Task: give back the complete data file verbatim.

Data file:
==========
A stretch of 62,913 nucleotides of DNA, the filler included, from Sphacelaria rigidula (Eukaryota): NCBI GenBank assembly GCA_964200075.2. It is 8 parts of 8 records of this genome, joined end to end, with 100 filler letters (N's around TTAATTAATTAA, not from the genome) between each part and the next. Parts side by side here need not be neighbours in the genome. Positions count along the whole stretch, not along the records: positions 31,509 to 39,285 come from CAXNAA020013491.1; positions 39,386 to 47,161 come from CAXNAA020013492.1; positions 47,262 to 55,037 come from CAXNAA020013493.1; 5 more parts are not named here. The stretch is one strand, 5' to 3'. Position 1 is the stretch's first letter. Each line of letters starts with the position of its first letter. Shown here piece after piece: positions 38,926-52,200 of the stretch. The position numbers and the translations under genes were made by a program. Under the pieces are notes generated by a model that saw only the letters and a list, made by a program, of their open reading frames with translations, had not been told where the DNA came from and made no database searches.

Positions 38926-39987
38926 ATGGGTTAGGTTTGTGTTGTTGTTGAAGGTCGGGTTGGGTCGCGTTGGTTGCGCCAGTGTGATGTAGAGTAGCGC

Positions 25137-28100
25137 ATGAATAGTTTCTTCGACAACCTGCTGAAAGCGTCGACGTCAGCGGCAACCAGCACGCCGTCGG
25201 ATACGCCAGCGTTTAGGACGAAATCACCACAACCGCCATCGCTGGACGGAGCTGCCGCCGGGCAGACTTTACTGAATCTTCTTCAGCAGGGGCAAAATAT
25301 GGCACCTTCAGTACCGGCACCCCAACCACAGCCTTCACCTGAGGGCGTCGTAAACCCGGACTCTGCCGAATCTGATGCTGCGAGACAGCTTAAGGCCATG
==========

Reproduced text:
A stretch of 62,913 nucleotides of DNA, the filler included, from Sphacelaria rigidula (Eukaryota): NCBI GenBank assembly GCA_964200075.2. It is 8 parts of 8 records of this genome, joined end to end, with 100 filler letters (N's around TTAATTAATTAA, not from the genome) between each part and the next. Parts side by side here need not be neighbours in the genome. Positions count along the whole stretch, not along the records: positions 31,509 to 39,285 come from CAXNAA020013491.1; positions 39,386 to 47,161 come from CAXNAA020013492.1; positions 47,262 to 55,037 come from CAXNAA020013493.1; 5 more parts are not named here. The stretch is one strand, 5' to 3'. Position 1 is the stretch's first letter. Each line of letters starts with the position of its first letter. Shown here piece after piece: positions 38,926-52,200 of the stretch. The position numbers and the translations under genes were made by a program. Under the pieces are notes generated by a model that saw only the letters and a list, made by a program, of their open reading frames with translations, had not been told where the DNA came from and made no database searches.

Positions 38926-39987
38926 ATGGGTTAGGTTTGTGTTGTTGTTGAAGGTCGGGTTGGGTCGCGTTGGTTGCGCCAGTGTGATGTAGAGTAGCGC

Positions 25137-28100
25137 ATGAATAGTTTCTTCGACAACCTGCTGAAAGCGTCGACGTCAGCGGCAACCAGCACGCCGTCGG
25201 ATACGCCAGCGTTTAGGACGAAATCACCACAACCGCCATCGCTGGACGGAGCTGCCGCCGGGCAGACTTTACTGAATCTTCTTCAGCAGGGGCAAAATAT
25301 GGCACCTTCAGTACCGGCACCCCAACCACAGCCTTCACCTGAGGGCGTCGTAAACCCGGACTCTGCCGAATCTGATGCTGCGAGACAGCTTAAGGCCATG